FOR IMMEDIATE RELEASE CONTACT: Donna Tommelleo, 860-884-8472
July 5, 2010 firstname.lastname@example.org
Heat Index Expected to Reach Dangerous Levels This Week
Governor M. Jodi Rell today announced that she is contacting municipal leaders, particularly those with urban centers, to consider setting up cooling shelters for those who need to escape the high heat and oppressive humidity expected in the state over the next several days.
“The dangerous combination of temperatures in the 90s and excessive high humidity will make it actually feel like 100 degrees or more. This can be a tremendously dangerous situation for senior citizens, young children and those who must work outside,“ Governor Rell said. “The cooling centers are safe places those individuals with no air conditioning or other means to escape the heat.”
The heat wave is expected to continue for much of this week, with the most dangerous heat index, a measurement of temperature and humidity, forecast for tomorrow. The Governor is asking local leaders to provide the state with locations of cooling centers so that they can be disseminated through the statewide InfoLine 2-1-1 and state Department of Social Services networks.
Governor Rell said the state is monitoring the capabilities of utility companies and ISO New England, which manages the regional power grid, to ensure there is enough capacity to handle the anticipated high electrical demand. The Governor also said state troopers, who have been on increased patrols due to the long holiday weekend, have been directed to check on stranded motorists and rest stops.
“We are encouraging everyone use common sense to stay safe during this heat wave. The conditions can be life-threatening for our most vulnerable citizens, especially the elderly,” the Governor said. “For those with elderly neighbors, please consider looking in on them to make sure they are safe.”
The Governor said the state Department of Public Health is offering the following safety tips:
· Drink more fluids (nonalcoholic), regardless of your activity level. Don’t wait until you are thirsty to drink. Warning: If your doctor generally limits the amount of fluid you drink or has you on water pills, ask him/her how much you should drink while the weather is hot.
· Don’t drink liquids that contain caffeine, alcohol, or large amounts of sugar–these actually cause you to lose more body fluid. Also, avoid very cold drinks, because they can cause stomach cramps.
· Stay indoors and, if at all possible, stay in an air-conditioned place. If your home does not have air conditioning, go to the movies, shopping mall, public library, or a friend’s house/apartment with air conditioning–even a few hours spent in an air conditioned environment can help your body stay cooler when you go back into the heat.
· Electric fans may provide comfort, but when the temperature is in the high 90s, fans will not prevent heat-related illness. Taking a cool shower or bath, or moving to an air-conditioned place is a much better way to cool off.
· Wear lightweight, light-colored, loose-fitting clothing.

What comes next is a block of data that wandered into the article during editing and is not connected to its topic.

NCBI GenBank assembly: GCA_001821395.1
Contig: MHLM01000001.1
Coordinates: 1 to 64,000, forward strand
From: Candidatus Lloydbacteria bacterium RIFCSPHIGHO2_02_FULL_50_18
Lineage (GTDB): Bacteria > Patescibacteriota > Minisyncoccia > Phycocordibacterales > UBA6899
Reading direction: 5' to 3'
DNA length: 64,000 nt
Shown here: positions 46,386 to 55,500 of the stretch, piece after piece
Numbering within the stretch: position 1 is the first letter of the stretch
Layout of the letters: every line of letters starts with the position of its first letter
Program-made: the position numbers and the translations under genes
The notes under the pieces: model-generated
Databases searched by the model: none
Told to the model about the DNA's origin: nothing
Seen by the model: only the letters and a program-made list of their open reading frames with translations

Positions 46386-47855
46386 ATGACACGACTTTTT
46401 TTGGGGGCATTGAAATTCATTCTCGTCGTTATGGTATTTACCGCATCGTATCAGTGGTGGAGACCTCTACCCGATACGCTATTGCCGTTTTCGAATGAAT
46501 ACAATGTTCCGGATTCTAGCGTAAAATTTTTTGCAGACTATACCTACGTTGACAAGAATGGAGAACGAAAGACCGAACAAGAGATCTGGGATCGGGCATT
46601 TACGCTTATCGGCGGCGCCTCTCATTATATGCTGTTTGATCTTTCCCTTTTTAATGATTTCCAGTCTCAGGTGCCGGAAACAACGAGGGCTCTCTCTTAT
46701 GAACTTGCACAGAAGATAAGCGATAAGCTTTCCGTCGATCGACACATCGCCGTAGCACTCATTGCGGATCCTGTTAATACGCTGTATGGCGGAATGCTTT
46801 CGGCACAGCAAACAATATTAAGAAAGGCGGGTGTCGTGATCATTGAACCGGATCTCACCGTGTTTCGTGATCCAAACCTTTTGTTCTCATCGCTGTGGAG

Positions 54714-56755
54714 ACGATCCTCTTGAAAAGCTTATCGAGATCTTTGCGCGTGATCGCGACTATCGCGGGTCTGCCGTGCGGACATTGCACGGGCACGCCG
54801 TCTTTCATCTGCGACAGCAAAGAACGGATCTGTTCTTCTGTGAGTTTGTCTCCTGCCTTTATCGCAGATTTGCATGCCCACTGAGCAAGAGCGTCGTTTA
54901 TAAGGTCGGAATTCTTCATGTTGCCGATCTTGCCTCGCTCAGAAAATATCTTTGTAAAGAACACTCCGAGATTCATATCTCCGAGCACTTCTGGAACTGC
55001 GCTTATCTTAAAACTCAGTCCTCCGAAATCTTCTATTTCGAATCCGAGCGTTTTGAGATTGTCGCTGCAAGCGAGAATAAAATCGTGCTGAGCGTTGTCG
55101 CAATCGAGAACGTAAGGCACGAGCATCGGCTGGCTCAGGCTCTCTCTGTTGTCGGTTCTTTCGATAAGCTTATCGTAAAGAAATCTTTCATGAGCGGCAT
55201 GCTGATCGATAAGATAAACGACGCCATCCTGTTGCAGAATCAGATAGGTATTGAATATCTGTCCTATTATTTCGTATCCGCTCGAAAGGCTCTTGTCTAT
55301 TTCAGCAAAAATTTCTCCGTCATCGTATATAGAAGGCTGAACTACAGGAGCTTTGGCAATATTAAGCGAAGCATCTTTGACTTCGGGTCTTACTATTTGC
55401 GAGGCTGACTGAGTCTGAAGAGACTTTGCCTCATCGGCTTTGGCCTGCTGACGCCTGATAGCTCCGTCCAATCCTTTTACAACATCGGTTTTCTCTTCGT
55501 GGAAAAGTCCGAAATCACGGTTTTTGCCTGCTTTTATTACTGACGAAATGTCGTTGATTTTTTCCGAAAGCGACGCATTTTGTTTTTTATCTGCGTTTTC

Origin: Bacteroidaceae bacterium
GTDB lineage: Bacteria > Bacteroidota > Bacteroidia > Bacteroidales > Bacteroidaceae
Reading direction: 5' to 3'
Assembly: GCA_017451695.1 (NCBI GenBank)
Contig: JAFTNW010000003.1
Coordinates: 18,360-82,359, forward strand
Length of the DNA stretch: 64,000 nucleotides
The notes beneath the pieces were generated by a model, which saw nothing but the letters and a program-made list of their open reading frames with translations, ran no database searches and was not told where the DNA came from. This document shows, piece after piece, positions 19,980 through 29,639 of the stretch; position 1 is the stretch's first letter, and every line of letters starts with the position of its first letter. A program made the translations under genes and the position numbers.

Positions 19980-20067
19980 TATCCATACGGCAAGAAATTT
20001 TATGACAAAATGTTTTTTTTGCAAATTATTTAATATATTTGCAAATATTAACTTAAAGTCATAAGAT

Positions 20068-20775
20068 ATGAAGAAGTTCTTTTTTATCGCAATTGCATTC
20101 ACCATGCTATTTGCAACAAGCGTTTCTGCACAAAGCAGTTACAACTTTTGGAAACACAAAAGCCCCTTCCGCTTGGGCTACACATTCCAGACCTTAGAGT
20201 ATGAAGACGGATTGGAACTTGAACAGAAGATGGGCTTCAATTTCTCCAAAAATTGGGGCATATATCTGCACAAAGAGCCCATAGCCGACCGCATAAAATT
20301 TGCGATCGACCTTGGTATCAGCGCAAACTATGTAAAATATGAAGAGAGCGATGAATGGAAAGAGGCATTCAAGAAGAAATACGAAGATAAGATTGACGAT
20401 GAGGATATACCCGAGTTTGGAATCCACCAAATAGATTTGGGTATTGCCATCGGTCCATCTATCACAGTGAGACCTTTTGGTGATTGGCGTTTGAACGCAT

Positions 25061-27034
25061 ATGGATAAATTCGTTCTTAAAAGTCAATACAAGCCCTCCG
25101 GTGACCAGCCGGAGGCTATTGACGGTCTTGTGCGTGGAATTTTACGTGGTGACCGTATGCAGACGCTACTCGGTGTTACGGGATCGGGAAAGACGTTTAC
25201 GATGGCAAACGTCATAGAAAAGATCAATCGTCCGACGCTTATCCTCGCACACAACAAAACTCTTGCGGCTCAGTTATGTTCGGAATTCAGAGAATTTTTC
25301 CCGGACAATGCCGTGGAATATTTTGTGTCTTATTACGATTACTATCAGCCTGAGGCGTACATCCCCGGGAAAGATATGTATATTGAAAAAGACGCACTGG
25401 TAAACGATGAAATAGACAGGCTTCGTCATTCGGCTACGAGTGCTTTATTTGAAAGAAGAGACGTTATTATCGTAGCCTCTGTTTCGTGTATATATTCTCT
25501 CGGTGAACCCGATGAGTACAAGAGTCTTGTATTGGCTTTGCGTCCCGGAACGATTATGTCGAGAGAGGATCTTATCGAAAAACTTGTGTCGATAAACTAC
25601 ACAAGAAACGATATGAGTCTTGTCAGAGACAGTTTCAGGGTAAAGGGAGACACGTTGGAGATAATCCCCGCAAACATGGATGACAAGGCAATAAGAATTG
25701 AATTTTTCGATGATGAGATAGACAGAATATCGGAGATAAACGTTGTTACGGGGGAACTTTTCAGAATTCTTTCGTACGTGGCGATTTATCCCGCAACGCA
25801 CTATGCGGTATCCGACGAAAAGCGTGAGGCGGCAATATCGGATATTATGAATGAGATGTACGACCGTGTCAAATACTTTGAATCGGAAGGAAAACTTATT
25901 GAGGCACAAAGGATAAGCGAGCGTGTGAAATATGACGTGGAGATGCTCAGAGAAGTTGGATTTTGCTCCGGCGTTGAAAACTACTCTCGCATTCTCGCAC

· Although anyone at any time can suffer from heat-related illness, some people are at greater risk than others. Check regularly on: infants and young children, people aged 65 or older, people who have a mental illness, and those who are physically ill, especially with heart disease or high blood pressure. Visit adults at risk at least twice a day and closely watch them for signs of heat exhaustion or heat stroke. Infants and young children need much more frequent watching.
· If you must be out in the heat, limit your outdoor activity to early morning and evening hours. Cut down on exercise. If you must exercise, drink two to four glasses of cool, nonalcoholic fluids each hour. A sports beverage can replace the salt and minerals you lose in sweat. Warning: If you are on a low-salt diet, talk with your doctor before drinking a sports beverage.
· Try to rest often in shady areas.
· Protect yourself from the sun by wearing a wide-brimmed hat (also keeps you cooler) and sunglasses and by putting on sunscreen of SPF 15 or higher (the most effective products say “UVA/UVB protection” on their labels).
It is important to become familiar with the signs and symptoms of heat stroke, heat stress, and heat cramps, and to have an action plan so that you will know what to do if you see these signs and symptoms:
HEAT STROKE is the most serious heat-related illness and is accompanied by hot, dry skin; shallow breathing; a rapid, weak pulse; and confusion. Heat stroke occurs when a person's body temperature exceeds 105 degrees Fahrenheit and could render the victim unconscious. If you believe that someone has heat stroke, call for emergency medical treatment or have the person taken to the hospital immediately. While waiting for emergency personnel, move the victim to a cool area out of direct sunlight; sponge bathe with cool water; and fan. If possible, relocate the person to an air-conditioned room.
HEAT EXHAUSTION is characterized by heavy sweating, weakness and cold, pale, clammy skin. There may also be fainting and vomiting. If someone appears to be suffering from heat exhaustion, they should be moved to a cool area out of direct sunlight, sponge bathed with cool water and fanned. Also, give sips of water to the individual every 15 minutes for one hour.
HEAT CRAMPS are characterized by painful spasms, usually in muscles of the legs and abdomen and by heavy sweating. To relieve heat cramps, apply firm pressure on cramping muscles or gently massage the muscles. As in the case of heat exhaustion, give sips of water every 15 minutes for one hour.